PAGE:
Buffer Pool Extension

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Working with Buffer Pool Extension

There are many limitations to the SQL Server Standard Edition Database Engine.  In my opinion, one of the most confining is the memory limitation.  Many of us know the Page Life Expectancy counter, but why is this important?  For SQL Server to deliver data to you, the data is read from 8K pages on disk to 8K pages in memory.  If our systems are limited by memory, this will cause SQL Server to release unused data pages from memory and read new ones from disk.   Disk I/O is a heavy bottleneck.  A wonderful and easy answer may be to “add more memory”.  If your organization is using SQL Server Standard edition, there is a limit on how much memory the SQL Server Database Engine will use.  For SQL Server 2008R2, that limit is 64GB of memory.  For 2012/2014/2016, that limitation is raised to 128GB of memory.  If you have Standard Edition, adding memory may not be an option.

Our choices prior to SQL Server 2014 would be to upgrade to Enterprise Edition or deal with it.  As of SQL Server 2014, we have another option.  In my first part of the “Blue Collar SQL Series”, I’m going to discuss Buffer Pool Extension.  Buffer Pool Extension(BPE for the remainder of this article) was introduced in SQL Server 2014.

Buffer Pool Extension Described

With this feature, SQL Server will extend the Buffer Pool Cache to non-volatile(ssd) storage.  This will alleviate the I/O contention of mechanical disks by augmenting memory.  The BPE uses the SSD as memory extension rather than disk.  This feature can be used with standard and enterprise, but would provide noticeable benefits for Standard Edition.  According to books online, the BPE size can be up to 32 times(Enterprise) or 4 times(Standard Edition) the value of max_server_memory, but the recommended ratio is 1:16 or less.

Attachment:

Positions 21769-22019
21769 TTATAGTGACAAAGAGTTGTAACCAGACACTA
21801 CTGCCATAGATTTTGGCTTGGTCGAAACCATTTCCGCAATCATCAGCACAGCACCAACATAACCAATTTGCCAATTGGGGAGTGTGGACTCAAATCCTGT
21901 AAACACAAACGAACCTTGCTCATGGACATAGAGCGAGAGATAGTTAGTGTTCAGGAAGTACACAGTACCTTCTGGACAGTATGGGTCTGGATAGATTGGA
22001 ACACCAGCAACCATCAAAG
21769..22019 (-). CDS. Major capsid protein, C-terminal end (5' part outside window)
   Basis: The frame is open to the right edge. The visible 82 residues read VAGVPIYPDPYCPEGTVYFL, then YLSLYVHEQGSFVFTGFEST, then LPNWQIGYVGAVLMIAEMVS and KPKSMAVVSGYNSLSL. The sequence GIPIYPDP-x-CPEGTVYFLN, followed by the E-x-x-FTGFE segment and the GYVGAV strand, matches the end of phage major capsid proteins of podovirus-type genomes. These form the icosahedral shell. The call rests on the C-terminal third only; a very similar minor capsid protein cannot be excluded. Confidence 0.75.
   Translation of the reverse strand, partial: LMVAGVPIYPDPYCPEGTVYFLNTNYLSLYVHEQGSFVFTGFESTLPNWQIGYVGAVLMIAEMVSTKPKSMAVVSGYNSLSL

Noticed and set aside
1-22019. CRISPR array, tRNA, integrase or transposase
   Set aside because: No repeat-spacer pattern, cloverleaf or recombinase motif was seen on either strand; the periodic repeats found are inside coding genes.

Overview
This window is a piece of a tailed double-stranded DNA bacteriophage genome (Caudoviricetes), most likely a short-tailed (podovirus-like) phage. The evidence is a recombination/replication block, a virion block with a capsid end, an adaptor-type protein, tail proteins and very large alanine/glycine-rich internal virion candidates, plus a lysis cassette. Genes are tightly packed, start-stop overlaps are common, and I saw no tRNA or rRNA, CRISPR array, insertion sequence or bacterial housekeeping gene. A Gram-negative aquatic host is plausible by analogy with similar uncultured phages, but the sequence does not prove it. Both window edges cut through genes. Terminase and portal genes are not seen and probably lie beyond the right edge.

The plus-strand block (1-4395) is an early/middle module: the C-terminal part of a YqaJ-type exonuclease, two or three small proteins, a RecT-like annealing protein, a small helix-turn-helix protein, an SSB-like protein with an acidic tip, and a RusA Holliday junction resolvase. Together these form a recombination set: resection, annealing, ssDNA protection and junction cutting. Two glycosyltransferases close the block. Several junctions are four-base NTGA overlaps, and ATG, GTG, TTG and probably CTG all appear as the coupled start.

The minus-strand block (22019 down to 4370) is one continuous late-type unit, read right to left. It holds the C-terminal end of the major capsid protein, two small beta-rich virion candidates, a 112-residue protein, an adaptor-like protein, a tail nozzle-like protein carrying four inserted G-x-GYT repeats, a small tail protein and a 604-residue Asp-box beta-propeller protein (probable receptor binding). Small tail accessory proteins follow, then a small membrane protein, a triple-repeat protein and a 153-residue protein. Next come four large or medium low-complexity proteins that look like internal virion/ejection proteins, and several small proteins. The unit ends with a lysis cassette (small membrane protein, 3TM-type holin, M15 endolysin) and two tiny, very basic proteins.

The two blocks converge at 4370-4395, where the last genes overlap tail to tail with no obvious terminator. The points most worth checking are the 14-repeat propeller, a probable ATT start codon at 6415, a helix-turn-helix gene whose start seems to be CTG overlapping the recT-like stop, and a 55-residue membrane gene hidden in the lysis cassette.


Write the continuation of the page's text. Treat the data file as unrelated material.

By utilizing this option, we can alleviate some memory pressure.  To demonstrate this for me was a litte difficult at first. My laptop, as most newer laptops, has a SSD. So I plugged in a SATA hard drive externally and moved my database there for testing. If the database files are already on SSD, adding BPE may not give much benefit as the memory from BPE would write to SSD as well.

In order to truly mimic memory pressure, I lowered my max memory setting. Below is the code to reconfigure memory and enable BPE.

 

After this, I used a tool written by Mr. Adam Machanic(b|t) called SQLQueryStress. This lovely tool allows you to span the same query across multiple SPIDs and run several times. In each of these tests, we are running 5 iterations twice.

Spinning Disk, Ample Memory

First, we show the results of the query on a SATA spinning disk with a max memory setting of 5GB.

 

We see that running in this scenario takes 1 minute and 53 seconds. Not great, but we do have ample amount of memory.

Spinning Disk, Limited Memory

Next, let’s see what limiting the memory does with our testing.

 

This run takes much more time to complete due to the much higher disk I/O with the lack of memory. From a little less than 2 minutes to 13 minutes total, 6 1/2 minutes per iteration. This shows just how important memory can be.

Spinning Disk, BPE enabled

Now we shall see the benefits that having BPE enabled can offer.

 

We see that we have gone from 1 minute 53 seconds, to 13 minutes and now to just under 5 minutes.

SSD, Ample Memory, BPE Disabled

In a perfect world, we will have SSDs and ample memory everywhere! 5GB of memory and SSD takes our scenario to 24 seconds total.

Conclusion

While there is no replacement for the speed of memory, BPE is a viable workaround when memory cannot be added.

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